In memory of Sergeant Harry Kleiner whose Lancaster Bomber was shot down 80 years ago
By Alison Bailey
In May 1943 Esther and Joseph Kleiner of Dorset House Chesham Bois were devastated to learn that their 31-year-old son, Harry was missing in action. It was many months before Harry’s body was found washed up on the coast of northern Holland. He is buried in a Commonwealth War Grave in the Jewish Cemetery of Leeuwarden in Friesland.
Like his older brother, Mark, Harry had joined the RAF Volunteer Reserve to serve his country. He was the flight engineer of Lancaster Bomber ED970 which was part of a raid on Dortmund when it was attacked by a night fighter over the North Sea. All seven crew members lost their lives. His sacrifice is commemorated on the Chesham Bois War Memorial.
Harry moved to Chesham Bois from Hampstead with his parents in 1940 when they purchased Dorset House, Long Park, Chesham Bois. The Kleiners joined the growing Jewish Community in Amersham which had left London because of the war but needed to be close enough for work and to look after their businesses. The Kleiner family business, J Kleiner & Sons, was a wholesaler and exporter of kitchen equipment, particularly enamelware, at their premises in Bishopsgate in the City of London. Mark, now managing the company, had married Phyllis Hirschfeld, and was living in Platts Lane, close to Hampstead Heath. Phyllis’s parents Tina and Alex left Hampstead in 1941 (apparently to avoid a particularly noisy anti-aircraft battery) and joined the Kleiners in Chesham Bois after moving to White Gables Copperkins Lane.
Esther and Joseph Kleiner
Esther Sonnenschein and Joseph Kleiner were born in 1886 and 1885, in the Ternopil region of Poland in the Austro-Hungarian Empire. It is today part of Western Ukraine. The Eastern European pogroms at the turn of the century made their lives dangerous and miserable and they came to London in search of a better future. Joseph’s mother had died when he was 2 and his father when he was 12. His brother, who was already living in London and 25 years older than him, returned to Kopychintsky in Poland to collect Joseph and bring him to England. Other relatives settled in the UK, USA and South America. In 1902, when Joseph was just 17, he established an incandescent gas light fittings company before becoming a wholesaler of kitchen utensils. Esther and Joseph knew each other as they were distantly related. They married in 1907, settled in Wandsworth and became naturalised British citizens. Mark was born in 1909 followed by Harry in 1911. The boys grew up in South London and went to Battersea Grammar School. After school Mark went straight into the business and Harry qualified as an accountant before also joining the brother in J Kleiner & Sons. By the 1920s, the business was successful enough for Joseph to purchase some land at 19 Hampstead Way and build a substantial family home. Esther and Joseph returned to Hampstead after the war but maintained business interests locally, buying woodenware from manufacturers in Chesham.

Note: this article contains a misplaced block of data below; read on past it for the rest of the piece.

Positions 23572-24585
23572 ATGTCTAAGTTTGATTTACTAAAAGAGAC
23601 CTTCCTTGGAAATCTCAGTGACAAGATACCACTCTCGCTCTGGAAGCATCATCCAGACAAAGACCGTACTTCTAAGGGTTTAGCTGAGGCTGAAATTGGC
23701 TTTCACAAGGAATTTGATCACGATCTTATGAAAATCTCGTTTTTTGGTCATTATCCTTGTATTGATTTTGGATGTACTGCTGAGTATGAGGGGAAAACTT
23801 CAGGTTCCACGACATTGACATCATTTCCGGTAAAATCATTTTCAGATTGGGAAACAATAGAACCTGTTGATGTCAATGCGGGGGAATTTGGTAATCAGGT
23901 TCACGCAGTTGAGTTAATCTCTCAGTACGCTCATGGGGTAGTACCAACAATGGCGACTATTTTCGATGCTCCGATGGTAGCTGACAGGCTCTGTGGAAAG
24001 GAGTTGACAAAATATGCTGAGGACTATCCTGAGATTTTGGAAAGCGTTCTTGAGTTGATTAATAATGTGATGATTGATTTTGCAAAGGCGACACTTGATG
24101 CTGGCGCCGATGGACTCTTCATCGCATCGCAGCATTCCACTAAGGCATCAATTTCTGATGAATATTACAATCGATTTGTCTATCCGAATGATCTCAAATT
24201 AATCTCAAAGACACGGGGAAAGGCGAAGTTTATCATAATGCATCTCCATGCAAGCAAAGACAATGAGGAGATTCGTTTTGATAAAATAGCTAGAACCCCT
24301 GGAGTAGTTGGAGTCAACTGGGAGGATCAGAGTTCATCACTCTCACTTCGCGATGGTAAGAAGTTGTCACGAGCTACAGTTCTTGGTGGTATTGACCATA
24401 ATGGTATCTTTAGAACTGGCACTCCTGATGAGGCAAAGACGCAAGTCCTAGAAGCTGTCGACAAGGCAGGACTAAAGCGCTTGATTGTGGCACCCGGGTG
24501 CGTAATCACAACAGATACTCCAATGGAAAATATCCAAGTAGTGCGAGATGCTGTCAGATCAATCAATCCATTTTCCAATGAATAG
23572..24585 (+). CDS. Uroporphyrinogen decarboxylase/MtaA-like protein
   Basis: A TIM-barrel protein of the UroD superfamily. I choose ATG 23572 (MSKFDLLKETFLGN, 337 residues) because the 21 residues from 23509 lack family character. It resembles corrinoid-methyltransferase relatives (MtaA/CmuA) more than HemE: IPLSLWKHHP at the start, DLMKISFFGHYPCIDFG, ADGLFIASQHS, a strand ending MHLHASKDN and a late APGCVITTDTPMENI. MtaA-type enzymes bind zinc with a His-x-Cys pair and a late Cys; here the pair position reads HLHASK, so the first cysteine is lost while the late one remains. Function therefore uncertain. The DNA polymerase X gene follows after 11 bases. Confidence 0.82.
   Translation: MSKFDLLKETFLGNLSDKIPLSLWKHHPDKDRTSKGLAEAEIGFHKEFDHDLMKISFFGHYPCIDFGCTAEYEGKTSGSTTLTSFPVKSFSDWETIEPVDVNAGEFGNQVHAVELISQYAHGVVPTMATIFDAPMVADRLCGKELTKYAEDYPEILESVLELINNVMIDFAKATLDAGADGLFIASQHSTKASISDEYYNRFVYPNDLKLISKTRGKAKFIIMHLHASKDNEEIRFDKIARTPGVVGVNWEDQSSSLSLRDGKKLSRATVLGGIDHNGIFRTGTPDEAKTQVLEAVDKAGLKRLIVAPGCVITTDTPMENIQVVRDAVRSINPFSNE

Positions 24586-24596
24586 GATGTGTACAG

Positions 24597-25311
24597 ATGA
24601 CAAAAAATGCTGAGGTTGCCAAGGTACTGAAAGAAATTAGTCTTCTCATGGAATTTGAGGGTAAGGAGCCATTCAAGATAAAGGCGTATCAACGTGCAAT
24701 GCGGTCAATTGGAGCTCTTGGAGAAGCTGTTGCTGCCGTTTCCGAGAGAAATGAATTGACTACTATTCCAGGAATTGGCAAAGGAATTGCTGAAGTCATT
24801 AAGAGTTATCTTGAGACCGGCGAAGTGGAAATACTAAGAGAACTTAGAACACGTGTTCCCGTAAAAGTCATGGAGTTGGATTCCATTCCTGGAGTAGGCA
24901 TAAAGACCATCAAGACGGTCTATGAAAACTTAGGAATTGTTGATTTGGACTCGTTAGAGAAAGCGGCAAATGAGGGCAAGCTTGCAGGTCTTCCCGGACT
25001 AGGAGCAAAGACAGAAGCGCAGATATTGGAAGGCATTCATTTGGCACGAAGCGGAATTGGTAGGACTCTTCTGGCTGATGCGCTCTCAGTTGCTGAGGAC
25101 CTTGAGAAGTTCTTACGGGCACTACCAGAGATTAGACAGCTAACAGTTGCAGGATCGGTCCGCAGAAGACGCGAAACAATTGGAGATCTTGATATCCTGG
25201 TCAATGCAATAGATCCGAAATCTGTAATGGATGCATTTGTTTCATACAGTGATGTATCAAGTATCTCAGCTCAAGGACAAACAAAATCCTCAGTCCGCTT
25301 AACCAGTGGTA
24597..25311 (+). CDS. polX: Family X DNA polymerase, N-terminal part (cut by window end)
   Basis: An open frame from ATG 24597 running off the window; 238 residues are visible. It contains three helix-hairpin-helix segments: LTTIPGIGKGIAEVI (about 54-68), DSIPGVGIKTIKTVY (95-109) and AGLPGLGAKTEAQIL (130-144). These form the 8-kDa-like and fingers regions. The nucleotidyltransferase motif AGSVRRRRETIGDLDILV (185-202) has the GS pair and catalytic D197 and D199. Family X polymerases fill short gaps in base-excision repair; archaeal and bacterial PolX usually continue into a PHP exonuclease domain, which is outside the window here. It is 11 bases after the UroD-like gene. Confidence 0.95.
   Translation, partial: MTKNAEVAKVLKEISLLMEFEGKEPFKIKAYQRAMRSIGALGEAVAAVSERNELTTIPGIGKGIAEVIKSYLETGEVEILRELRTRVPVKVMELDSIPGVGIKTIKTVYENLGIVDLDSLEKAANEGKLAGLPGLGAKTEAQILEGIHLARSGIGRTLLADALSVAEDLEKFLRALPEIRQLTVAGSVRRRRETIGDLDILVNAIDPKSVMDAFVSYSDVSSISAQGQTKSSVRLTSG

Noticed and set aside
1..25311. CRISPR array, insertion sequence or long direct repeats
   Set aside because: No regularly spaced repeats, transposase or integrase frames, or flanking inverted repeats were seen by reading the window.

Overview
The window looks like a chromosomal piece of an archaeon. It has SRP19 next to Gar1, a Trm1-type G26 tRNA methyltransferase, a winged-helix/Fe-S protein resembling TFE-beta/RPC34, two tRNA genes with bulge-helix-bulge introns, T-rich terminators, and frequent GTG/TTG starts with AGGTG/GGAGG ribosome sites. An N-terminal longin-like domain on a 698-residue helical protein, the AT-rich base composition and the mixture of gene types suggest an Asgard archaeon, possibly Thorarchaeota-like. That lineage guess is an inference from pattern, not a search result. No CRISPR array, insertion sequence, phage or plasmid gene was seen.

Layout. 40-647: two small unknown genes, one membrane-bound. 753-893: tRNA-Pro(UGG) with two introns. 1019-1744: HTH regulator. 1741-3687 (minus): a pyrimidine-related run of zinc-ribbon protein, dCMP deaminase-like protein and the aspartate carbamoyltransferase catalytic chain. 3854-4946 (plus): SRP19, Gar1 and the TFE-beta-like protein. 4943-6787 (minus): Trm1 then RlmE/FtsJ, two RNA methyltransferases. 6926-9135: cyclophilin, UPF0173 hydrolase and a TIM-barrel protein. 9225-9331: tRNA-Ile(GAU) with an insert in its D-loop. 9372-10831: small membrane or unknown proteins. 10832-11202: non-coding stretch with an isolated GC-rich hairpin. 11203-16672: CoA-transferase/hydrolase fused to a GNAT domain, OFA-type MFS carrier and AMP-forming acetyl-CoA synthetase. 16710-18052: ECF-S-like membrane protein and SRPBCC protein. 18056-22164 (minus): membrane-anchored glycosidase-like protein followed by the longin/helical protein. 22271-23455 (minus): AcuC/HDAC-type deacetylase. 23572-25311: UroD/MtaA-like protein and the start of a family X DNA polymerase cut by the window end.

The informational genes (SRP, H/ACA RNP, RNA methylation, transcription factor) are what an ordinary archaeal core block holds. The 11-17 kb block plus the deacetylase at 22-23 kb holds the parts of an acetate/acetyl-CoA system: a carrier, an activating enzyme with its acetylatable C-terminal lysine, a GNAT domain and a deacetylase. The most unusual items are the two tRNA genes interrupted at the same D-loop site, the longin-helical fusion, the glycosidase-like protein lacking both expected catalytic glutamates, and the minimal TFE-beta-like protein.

The Jewish Community in Amersham
During the war, the Kleiners were active members of Amersham’s thriving Jewish community. They welcomed Jewish servicemen into their home for Shabbat and the High Holydays and held services and celebrations at Dorset House before the Synagogue was established in August 1942. This was consecrated in a Nissan hut, on land donated by the Hirschfelds, off Woodside Road. According to Vivien and Deborah Samson’s book Rabbi in the Green Jacket, Mark remembered that his father and Alex Hirschfeld “went from door to door to establish a centre for the Jewish Community”.
Esther joined the Women’s Voluntary Service and helped Tina Hirschfeld run the British Restaurant canteen in Chesham Bois’ Pioneer Hall where children could get a good dinner for 4d, and adults for 1/-. Esther Kleiner got involved in all the committees, fundraising and contributing to the war effort in many ways, including cake baking and jam making competitions. She organised a knitting group to make balaclavas, gloves, socks and anything else the soldiers might need. Her granddaughter, Joy Meier remembers her as an expert craftswoman who would knit, crochet and embroider, filling her home with lovely quilts and decorative items that she had made herself. Esther had always had beautiful couture clothes from Paris but during the war made her own stylish clothes and accessories.
Both boys trained in the family business doing all sorts of jobs. In the 1939 Register Harry was listed as warehouse foreman. In 1940 he signed up for the RAF Voluntary Reserve with Mark. The brothers also joined AJEX, the Jewish Military Service. Harry trained as a flight engineer which meant that he was practical and had to have a deep technical knowledge of his aircraft and its engine. He was described as “a keen and efficient airman” who “had taken part in many operational flights against the enemy”. By 1943 he was serving in Bomber Command’s 57 Squadron, on Avro Lancasters. From September 1942 the 57 Squadron was based at RAF Scampton in Lincolnshire (later the base of the Red Arrows) and was a key part of the strategic night bombing offensive.